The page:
Among the officers were Jack Morrison and Frank Wood. Frank was already a soldier by profession, but Jack had in a manner drifted into the army. He had shown himself exceedingly active in every way since his appearance at Lucknow, and showed too that he had many of the sterling qualities that help to make the perfect soldier. Jack had courage and activity. He knew also the meaning of the words "duty" and " obedience."

He was proud indeed therefore to find himself in command of a company of cavalry that he had raised and broken in from very indifferent material indeed. Jack's soldiers were little else than a drove at first, but they were in fairly good form on the morning of the 30th of June, when the little army marched forth to fight the rebels.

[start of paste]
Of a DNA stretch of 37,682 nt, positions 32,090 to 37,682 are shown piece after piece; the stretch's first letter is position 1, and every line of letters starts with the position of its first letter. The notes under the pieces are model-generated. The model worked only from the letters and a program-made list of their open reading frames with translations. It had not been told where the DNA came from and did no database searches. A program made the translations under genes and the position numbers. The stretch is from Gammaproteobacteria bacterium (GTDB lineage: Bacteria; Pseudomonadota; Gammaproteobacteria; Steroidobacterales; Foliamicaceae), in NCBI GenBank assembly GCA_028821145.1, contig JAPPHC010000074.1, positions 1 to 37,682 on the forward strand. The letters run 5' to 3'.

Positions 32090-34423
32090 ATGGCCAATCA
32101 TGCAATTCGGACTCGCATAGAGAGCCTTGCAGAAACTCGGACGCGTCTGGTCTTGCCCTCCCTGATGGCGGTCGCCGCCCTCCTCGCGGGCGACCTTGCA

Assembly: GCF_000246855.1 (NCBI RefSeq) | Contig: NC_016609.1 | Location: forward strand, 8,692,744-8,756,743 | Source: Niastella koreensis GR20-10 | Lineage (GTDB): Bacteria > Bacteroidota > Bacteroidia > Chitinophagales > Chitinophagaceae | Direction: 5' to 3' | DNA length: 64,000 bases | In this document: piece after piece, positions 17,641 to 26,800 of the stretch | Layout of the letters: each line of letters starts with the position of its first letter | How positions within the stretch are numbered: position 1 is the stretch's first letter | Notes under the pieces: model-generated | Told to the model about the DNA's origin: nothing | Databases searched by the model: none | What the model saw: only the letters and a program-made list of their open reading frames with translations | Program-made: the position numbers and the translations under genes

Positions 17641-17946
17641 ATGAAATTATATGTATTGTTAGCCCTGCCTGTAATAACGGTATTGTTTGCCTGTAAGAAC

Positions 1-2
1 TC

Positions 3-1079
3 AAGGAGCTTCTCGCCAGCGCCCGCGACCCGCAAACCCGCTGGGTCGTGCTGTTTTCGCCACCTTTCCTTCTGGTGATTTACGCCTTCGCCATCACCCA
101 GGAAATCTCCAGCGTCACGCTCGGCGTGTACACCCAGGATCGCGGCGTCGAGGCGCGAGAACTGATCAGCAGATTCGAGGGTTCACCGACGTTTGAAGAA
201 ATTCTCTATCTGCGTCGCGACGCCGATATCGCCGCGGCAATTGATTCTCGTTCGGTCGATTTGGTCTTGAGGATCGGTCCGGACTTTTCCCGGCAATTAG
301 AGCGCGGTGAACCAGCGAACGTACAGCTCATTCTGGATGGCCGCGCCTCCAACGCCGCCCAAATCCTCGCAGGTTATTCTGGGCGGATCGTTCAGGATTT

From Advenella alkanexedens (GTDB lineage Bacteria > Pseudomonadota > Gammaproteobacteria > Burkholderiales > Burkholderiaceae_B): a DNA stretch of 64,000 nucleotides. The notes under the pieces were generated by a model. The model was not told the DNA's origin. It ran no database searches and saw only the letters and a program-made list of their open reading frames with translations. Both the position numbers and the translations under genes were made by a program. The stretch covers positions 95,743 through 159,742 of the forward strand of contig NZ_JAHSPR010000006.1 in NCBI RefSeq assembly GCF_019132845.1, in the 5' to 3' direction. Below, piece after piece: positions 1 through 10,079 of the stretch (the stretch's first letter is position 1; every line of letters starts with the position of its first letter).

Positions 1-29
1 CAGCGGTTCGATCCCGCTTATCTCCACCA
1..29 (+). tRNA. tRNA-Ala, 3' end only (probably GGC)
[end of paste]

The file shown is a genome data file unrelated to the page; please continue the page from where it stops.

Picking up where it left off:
Chinhut was ten miles to the north and east of Luck- now, but when the troops reached a rivulet called Kokrail, a march of four miles, and no enemy was in sight, Law- rence determined to return, for his troops were already tired and war-worn and hungry.

All might have been well had not an officer brought word to Lawrence that the enemy was not far off. The orders to return were accordingly countermanded, and the little army went wearily on once more.

It was a pity indeed for Jack Morrison that in this his first real fight the British should have been defeated. Indeed, it was worse than a defeat, this affair of Chinhut. It really ended in a rout; while the enemy's horse artillery, riding along the flanks of the British, poured in a constant discharge of grape-shot.

Some of the 32nd were so tired before the bridge over the Korkail was again reached, that they threw them- selves upon the ground to die. What had made matters worse was the fact that many of Lawrence's native cavalry had deserted.